Easing Minds

Evansville natives Bill and Mary Stone committed $34 million for a center to find breakthroughs in mental illness.

Bill Stone, center, and his wife Mary, right, were joined by IU President Pamela Whitten, left, in celebrating a gift that the couple hopes will tackle a significant clinical and community need in addressing mental health.

FOR PEOPLE with bipolar disorder, life can be a journey of extremes—peaks of boundless energy and depths of seemingly bottomless despair—with stable periods in between where life can be normal, only for the cycle to repeat.

For southwestern Indiana's children and adolescent youth, bipolar disorder and other psychiatric conditions are too often left undiagnosed and untreated because there are simply too few mental health professionals to provide access to expert care.

But now, Indiana University School of Medicine is poised to make an aggressive move toward addressing both issues with the creation of the Mary O’Daniel Stone and Bill Stone Center for Child and Adolescent Psychiatry at IU School of Medicine—Evansville.

Thanks to a $34.2 million gift from Evansville natives Mary R. (O’Daniel) and William C. Stone, the new center will seek to fundamentally alter and improve the standard of care for people with bipolar disorder and dramatically increase access to psychiatric care for the youth of Evansville and the surrounding region.

“As natives, we are committed to Evansville’s growth. Key to quality growth is a healthy populace. Mental illness is one of the least understood maladies, is often debilitating to individuals, and very difficult for families and communities,” said Bill Stone. “This center will allow researchers to make Evansville a center of groundbreaking scientific discovery while simultaneously training physicians to address the communities’ very real needs.”

The new center takes aim at a pair of profound areas of need.
First, bipolar disorder affects an estimated 9 million American adults and another 1 million adolescents. Its diagnosis requires the expertise of a psychiatrist. Drug therapies can help but often come with side effects. There’s plenty of room for advances.

Second, the shortage of professional psychiatric care for children and adolescents is a national problem, and Indiana has one of the lowest number of providers per capita in the Midwest. The shortage is particularly prevalent in southwestern Indiana, where, according to the American Academy of Child & Adolescent Psychiatry, just six child and adolescent psychiatrists serve eight counties with a population of more than 80,000 children.

IU School of Medicine had already established a psychiatry residency program in the region. But the Stones’ gift—one of the largest philanthropic gifts in the school’s history—will endow three new chairs and support six additional child and adolescent psychiatrists/fellowships in southwestern Indiana. It will create a first-of-its-kind data lake that provides real time information about treatments being used successfully around the country. And the center will draw from IU’s tools built for Alzheimer’s disease research—brain imaging, genetic sequencing, animal models, and drug discovery—for its bipolar research.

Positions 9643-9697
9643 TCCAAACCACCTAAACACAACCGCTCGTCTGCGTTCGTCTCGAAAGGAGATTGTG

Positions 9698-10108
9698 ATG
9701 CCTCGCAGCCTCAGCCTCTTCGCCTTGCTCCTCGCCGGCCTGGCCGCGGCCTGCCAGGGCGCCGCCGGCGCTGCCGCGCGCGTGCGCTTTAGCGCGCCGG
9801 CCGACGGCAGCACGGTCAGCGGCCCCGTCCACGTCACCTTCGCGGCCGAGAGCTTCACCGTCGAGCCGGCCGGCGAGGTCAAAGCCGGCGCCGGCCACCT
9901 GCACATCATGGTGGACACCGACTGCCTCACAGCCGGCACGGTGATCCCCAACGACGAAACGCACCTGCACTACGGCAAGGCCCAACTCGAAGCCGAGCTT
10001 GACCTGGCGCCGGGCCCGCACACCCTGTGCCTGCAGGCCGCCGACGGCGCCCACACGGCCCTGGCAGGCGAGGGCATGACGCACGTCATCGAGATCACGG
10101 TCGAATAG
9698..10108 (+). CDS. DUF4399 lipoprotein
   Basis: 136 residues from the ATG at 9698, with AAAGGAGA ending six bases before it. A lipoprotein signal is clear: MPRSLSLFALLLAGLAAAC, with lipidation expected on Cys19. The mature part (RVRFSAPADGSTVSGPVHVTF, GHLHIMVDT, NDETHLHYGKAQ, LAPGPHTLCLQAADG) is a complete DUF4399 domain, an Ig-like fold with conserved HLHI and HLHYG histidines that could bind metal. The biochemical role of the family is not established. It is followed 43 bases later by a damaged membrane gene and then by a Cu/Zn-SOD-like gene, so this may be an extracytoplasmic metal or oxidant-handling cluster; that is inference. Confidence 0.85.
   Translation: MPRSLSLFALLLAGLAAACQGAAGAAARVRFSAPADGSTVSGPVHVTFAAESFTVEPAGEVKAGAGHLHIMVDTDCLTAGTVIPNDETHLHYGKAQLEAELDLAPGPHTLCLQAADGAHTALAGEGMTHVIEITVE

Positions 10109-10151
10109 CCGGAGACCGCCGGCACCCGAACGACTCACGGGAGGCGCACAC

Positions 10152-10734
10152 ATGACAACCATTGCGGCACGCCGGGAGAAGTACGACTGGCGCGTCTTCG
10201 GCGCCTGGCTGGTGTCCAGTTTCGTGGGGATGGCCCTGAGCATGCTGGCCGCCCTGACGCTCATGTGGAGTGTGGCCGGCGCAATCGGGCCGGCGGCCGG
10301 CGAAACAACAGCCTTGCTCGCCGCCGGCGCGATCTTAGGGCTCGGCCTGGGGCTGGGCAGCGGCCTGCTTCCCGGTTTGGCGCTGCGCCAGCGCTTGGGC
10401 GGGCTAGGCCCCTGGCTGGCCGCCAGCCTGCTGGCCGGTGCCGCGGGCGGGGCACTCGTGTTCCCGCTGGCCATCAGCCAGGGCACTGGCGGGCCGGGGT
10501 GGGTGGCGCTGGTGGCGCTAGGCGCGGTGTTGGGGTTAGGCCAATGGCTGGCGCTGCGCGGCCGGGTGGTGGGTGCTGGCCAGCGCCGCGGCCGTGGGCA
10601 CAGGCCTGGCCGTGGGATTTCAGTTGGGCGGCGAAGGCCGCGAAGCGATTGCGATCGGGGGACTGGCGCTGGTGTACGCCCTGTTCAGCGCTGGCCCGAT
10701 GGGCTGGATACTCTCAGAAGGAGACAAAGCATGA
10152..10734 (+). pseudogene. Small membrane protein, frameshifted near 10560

“Our goal for this center is to be a national leader in research and therapies in bipolar disorder and other adolescent psychiatric conditions—to be one of the best,” said IU School of Medicine Dean Jay L. Hess, MD, PhD, MHSA. “That is a tall order. But we’ve already built one of the premier research programs for Alzheimer’s disease in the country, if not the world.”

The center aims to be among America’s top 10 research programs in bipolar disorder in a decade and to make Evansville a Midwestern leader in the psychiatric care for children and adolescents.

Steven G. Becker, MD, the associate dean and director of IU School of Medicine—Evansville, said Evansville will serve as the clinical care, clinical research, and data analysis base for the center. It will also be home to the center’s administrative hub, located in an 8,500-square foot space within the Deaconess Downtown Clinic in Evansville.

The Child and Adolescent Psychiatry Center’s first leader, Stephen M. Strakowski, MD, is an Indiana native who most recently served as vice dean of research and associate vice president for regional mental health at the University of Texas at Austin Dell Medical School. Among other areas, Strakowski is accomplished in bipolar disorder research.

In 2018 the Stones made a $15 million gift to create and support the Stone Family Center for Health Sciences, home to IU School of Medicine—Evansville, among other programs.

In announcing this latest gift in December, Mary O’Daniel Stone said too many tragedies in America have their roots in mental illness. She hopes this center will make a difference. Bill Stone, her husband of 42 years, said the gift and the center are just a starting point, that the real excitement will come when strides have been made in mental illness.

“I always look at it by asking, ‘Why not Evansville? There are people here just as smart as anywhere,” he said. “So, let’s get on with it.”

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The views expressed in this content represent the perspective and opinions of the author and may or may not represent the position of Indiana University School of Medicine.
Author

Bobby King

Bobby King is the director of development and alumni communications in the Office of Gift Development. Before joining the IU School of Medicine in 2018, Bobby was a reporter with The Indianapolis Star. Before that he was a reporter for newspapers in Kentucky, South Carolina and Florida.